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Media Analyses





Ha'aretz and the Christmas Siege That Wasn't


Ha'aretz's Noam Ben-Zeev, who two years ago heroically braved a uniquely "apartheid road" (on which Palestinians and Israelis together travel freely) to attend a music event in Nablus, does it again. This time it's Christmas in Bethlehem. In a feature Thursday ("Beethoven reborn," Dec. 29), he writes that Palestinians may not enter or exit Bethlehem:

This was the feeling during the Christian festival of light, the holiday of renewal and optimism: a sense of siege in a city that is cut off from its surroundings by walls and checkpoints, with no one entering or leaving. A simple question to passersby about how to get to the Church of the Nativity prompted some bitterness from one: "You prohibit us from leaving the city, I can't even travel to Jerusalem, and you Israelis roam around here freely and want to visit the churches!"

Except, as reported in an Associated Press article that appears on Ha'aretz's very own site, "Thousands of Palestinians from inside [the] West Bank also converged on the town" of Bethlehem for Christmas festivities, which also drew a record number of international tourists. And, as the Palestinian Maan News Agency reported:

Boy and girl scouts from across the occupied West Bank and Jerusalem are assembling near a Catholic center in central Bethlehem, lining up before they parade toward the Nativity Church.

But it wasn't only Palestinians from the West Bank who visited Bethlehem for Christmas. In addition, several hundred Christian Arabs from Gaza also made their way to Bethlehem, via Israel, as pictured below:
 

Dec. 22, 2011 -- A Christian Palestinian family leaves Gaza to enter Israel through the Erez border crossing between Israel and northern Gaza Strip on Dec. 22, 2011. The Israeli army on Thursday allowed some 550 Christian Palestinians to enter Israel as they make their way to the West Bank town of Bethlehem to celebrate Christmas. Zuma/AP photo by Ashraf Amra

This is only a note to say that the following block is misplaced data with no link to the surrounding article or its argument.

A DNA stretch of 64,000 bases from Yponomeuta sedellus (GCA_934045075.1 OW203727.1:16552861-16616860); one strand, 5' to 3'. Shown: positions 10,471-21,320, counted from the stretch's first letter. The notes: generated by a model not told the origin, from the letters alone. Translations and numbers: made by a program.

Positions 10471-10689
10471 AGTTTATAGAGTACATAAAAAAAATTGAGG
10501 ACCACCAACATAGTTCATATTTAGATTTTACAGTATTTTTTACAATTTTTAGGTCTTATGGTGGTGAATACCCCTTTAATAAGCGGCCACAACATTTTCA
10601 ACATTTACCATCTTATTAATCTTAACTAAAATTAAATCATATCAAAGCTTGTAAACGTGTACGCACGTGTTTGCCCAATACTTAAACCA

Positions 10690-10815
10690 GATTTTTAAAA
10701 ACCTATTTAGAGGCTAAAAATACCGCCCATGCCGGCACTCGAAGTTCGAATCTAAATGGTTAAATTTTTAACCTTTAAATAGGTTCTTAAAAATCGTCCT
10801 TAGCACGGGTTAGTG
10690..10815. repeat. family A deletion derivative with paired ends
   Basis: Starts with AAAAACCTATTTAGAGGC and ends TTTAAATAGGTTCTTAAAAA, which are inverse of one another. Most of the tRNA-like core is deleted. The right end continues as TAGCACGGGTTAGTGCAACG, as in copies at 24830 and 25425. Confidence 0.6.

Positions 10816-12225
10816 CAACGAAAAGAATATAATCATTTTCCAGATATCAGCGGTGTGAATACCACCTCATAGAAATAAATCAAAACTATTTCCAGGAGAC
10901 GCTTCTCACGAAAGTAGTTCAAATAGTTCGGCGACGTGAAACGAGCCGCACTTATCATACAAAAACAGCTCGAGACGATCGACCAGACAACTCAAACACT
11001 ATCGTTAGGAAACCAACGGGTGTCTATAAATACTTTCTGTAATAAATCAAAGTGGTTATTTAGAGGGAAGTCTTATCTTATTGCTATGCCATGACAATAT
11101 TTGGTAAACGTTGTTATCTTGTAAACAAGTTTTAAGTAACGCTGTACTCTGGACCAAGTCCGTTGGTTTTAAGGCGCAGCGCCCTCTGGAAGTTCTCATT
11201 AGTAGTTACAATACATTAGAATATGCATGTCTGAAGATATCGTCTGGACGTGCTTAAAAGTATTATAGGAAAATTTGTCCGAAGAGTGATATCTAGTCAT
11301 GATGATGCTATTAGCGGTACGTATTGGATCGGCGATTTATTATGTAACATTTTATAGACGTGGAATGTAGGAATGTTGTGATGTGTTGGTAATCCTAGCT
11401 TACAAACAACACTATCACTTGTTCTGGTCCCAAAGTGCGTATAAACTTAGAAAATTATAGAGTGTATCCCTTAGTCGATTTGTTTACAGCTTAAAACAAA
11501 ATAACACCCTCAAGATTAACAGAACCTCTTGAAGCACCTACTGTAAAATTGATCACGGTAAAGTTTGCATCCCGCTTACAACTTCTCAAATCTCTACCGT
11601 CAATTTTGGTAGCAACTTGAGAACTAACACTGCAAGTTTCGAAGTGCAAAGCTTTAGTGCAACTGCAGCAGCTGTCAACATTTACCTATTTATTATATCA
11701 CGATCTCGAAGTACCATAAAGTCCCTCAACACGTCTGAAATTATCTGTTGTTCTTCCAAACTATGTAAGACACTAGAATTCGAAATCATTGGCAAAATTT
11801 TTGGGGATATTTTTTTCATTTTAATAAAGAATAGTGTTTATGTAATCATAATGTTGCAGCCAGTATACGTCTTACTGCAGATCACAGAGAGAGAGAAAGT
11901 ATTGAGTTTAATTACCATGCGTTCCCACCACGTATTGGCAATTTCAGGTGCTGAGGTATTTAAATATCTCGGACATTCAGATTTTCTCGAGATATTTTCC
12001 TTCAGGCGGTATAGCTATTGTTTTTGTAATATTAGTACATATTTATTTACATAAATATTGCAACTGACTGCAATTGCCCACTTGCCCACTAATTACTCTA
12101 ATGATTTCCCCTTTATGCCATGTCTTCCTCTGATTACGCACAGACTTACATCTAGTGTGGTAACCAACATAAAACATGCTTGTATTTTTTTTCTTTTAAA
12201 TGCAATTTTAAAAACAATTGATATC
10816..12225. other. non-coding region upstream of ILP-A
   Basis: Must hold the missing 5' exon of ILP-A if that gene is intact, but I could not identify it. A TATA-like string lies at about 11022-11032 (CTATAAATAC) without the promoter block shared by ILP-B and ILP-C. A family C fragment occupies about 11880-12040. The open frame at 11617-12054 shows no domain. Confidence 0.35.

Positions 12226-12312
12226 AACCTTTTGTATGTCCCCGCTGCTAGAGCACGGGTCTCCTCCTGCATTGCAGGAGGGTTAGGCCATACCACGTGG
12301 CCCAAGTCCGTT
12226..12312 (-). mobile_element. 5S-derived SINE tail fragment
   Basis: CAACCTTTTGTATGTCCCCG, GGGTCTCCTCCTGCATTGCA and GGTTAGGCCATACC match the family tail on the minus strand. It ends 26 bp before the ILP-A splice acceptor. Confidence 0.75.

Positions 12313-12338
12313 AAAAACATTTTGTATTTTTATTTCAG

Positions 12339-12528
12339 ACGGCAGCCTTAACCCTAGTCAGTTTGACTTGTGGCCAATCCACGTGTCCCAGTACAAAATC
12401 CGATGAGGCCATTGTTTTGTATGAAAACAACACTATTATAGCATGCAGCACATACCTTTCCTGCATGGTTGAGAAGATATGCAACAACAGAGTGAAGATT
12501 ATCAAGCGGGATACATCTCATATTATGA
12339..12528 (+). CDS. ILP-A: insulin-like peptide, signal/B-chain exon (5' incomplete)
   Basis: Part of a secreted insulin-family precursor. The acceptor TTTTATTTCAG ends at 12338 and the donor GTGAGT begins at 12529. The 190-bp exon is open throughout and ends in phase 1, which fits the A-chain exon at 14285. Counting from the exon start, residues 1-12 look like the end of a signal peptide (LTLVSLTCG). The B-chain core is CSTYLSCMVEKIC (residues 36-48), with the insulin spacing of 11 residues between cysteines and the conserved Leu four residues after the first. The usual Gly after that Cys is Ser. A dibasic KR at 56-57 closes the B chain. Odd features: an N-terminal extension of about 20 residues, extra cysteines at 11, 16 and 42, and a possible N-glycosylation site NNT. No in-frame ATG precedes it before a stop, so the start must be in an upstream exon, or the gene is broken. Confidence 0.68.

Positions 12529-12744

As for residents leaving the city, throughout the year, and during the holidays, there is no restriction on Palestinians leaving Bethlehem to travel to other parts of the West Bank. Bethlehem residents, like other West Bank Palestinians, require a permit to enter Jerusalem or the rest of Israel, and thousands have a permit for study, work, and medical care, among other reasons. During the holiday season, Israeli authorites are offering visitors' permits to Palestinian Christians of all ages from the West Bank to enter Israel. Another 400 have received permits to leave travel abroad via Israel's Ben-Gurion International airport.

In a separate matter, Ben-Zeev makes the bizarre claim that Bethlehem's

society is homogenous, so it doesn't suffer from the kind of violence that erupts, for instance, in East Jerusalem, where a large army and police presence and Jewish enclaves in the heart of the Arab neighborhoods inflame the situation and where a quiet population transfer is constantly taking place through various means.

This is a particularly peculiar statement to make with respect to Bethlehem, precisely because it is the scene of a quiet population transfer and interreligious tension. The city was 85 percent Christian in 1948. Due to Muslim violence, initimidation and violence against Christians, that overwhelming Christian majority has dwindled to less than 15 percent. As the Daily Mail reported in 2006:

George Rabie, a 22-year-old taxi driver from the Bethlehem suburb of Beit Jala, is proud of his Christianity, even though it puts him in daily danger. Two months ago, he was beaten up by a gang of Muslims who were visiting Bethlehem from nearby Hebron and who had spotted the crucifix hanging on his windscreen.

"Every day, I experience discrimination," he says." "It is a type of racism. We are a minority so we are an easier target. Many extremists from the villages are coming into Bethlehem."